I'm considering using Bluetooth as a wireless solution for a power saving system. Today I was told that there may be a 8 device limit for Bluetooth.

I cannot find any information about this for Bluetooth in general. Does this statement hold any truth and if it does what type of limitation is it e.g. specification, software, hardware?


The number of devices that can be paired is practically unlimited – as long as you have enough storage for every device's MAC address and link key.

In a piconet, one master can actively communicate with seven other devices (limited by a 3-bit address), and up to 255 devices can be part of the piconet but inactive ("parked").

Bluetooth communications are not limited to building piconets, however. More often the connection is between exactly two devices (for example, file transfers between two phones). In this case, since the full 48-bit MAC address is used, the master could juggle many such connections at once, within hardware limitations.

Another possibility is a scatternet, where multiple piconets are linked by a shared device. Wikipedia says, however, that "currently there are very few actual implementations of scatternets due to limitations of Bluetooth and the MAC address protocol."

If you choose your own hardware, also consider ZigBee, which is another wireless networking specification with less restrictive limits and more efficient power use:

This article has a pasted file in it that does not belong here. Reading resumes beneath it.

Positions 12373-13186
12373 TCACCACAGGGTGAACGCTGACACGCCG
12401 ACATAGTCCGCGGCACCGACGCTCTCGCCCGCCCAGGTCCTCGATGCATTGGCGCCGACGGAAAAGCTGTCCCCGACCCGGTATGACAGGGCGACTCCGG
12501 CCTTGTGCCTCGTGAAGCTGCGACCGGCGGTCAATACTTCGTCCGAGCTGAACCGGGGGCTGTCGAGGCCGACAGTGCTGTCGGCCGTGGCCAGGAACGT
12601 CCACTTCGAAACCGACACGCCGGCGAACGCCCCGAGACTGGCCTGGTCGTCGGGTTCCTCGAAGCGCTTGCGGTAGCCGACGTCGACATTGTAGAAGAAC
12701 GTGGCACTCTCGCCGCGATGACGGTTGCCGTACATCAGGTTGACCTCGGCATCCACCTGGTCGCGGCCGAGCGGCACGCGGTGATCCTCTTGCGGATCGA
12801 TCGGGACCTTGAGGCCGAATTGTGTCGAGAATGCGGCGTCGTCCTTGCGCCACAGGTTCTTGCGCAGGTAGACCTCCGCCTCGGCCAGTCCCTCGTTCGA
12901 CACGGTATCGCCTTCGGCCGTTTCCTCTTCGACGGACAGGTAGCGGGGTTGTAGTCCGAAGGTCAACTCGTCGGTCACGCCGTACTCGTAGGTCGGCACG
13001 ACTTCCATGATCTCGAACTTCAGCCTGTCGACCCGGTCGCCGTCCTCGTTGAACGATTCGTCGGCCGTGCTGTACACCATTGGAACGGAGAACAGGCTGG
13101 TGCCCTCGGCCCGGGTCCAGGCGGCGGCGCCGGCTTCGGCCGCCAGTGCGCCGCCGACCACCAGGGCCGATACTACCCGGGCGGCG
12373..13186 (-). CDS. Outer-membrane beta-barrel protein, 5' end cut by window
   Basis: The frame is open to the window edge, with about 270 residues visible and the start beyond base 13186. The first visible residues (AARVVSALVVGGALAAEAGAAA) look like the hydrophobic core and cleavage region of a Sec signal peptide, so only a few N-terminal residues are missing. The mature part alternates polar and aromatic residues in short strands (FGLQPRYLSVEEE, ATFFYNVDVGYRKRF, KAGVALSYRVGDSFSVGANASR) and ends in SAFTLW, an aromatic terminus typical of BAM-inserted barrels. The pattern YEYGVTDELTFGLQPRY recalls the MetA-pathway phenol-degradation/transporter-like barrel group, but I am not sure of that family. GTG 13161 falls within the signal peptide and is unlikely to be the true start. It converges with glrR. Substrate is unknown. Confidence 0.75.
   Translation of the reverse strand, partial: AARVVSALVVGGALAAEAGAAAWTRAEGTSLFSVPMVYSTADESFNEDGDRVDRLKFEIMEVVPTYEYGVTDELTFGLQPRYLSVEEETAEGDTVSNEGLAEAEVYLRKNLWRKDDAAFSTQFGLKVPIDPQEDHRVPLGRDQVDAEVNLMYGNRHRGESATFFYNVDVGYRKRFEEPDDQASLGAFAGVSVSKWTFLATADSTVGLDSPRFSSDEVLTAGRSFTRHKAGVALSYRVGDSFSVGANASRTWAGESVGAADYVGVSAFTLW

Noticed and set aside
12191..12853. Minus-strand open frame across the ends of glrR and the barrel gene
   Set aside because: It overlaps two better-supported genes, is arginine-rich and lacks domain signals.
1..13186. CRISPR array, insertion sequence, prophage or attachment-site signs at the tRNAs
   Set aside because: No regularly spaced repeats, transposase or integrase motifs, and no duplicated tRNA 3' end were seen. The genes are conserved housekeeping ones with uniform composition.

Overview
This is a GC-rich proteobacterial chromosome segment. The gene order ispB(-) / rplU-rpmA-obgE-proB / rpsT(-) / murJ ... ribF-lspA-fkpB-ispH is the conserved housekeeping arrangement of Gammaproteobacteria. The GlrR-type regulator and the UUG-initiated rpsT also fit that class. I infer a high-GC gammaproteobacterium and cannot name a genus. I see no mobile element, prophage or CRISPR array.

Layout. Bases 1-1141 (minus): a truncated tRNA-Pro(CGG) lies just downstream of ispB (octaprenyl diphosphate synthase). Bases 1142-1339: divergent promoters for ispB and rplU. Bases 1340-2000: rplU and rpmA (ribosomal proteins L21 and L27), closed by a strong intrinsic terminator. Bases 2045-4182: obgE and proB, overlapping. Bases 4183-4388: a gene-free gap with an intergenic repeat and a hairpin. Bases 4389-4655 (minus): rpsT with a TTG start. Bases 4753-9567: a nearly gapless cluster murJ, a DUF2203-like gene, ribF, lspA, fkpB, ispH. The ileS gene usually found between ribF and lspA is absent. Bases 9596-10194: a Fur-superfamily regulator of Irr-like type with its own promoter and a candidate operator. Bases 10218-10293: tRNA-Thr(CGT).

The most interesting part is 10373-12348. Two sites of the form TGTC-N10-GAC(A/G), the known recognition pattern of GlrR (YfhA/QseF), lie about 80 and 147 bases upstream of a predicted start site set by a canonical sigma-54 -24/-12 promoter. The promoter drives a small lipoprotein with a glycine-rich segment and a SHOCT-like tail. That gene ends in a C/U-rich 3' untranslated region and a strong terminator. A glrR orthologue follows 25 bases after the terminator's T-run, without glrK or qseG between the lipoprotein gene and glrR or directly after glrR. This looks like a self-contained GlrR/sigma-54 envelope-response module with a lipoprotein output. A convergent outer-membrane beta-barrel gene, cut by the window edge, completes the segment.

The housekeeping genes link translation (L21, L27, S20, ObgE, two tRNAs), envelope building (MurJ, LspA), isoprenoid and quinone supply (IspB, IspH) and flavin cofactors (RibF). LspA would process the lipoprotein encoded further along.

Because ZigBee nodes can go from sleep to active mode in 30 msec or less, the latency can be low and devices can be responsive, particularly compared to Bluetooth wake-up delays, which are typically around three seconds. Because ZigBee nodes can sleep most of the time, average power consumption can be low, resulting in long battery life.

  • ZigBee is very interesting and at face-value appears to be a better fit for my purpose. I will definitely take it into consideration! Thank you. – Simon Campbell Sep 8 '11 at 7:56

A single Bluetooth device can connect to seven other devices simultaneously. See this excerpt from the Wikipedia article on Bluetooth, under Communication and connection:

A master Bluetooth device can communicate with a maximum of seven devices in a piconet (an ad-hoc computer network using Bluetooth technology), though not all devices support this limit.

This limit lies in the specification and, as above, some devices do not support this many connections.

Note, however, that a device may have an arbitrary number of other devices registered for Bluetooth communication; the foregoing limitation is with regard to the number of devices connected at one time.

  • 1
    Seven devices at the same time. The number of pairings is only limited by the memory available for storing link keys. – grawity Sep 7 '11 at 7:03
  • @grawity That's what I was hoping to hear. This is for a software design (maybe I should have mentioned that?). I have control over the master device and to some extent the slave devices (through standards proposal). If the device limit can be lifted easily via software on the master device then that's fine! – Simon Campbell Sep 7 '11 at 7:30

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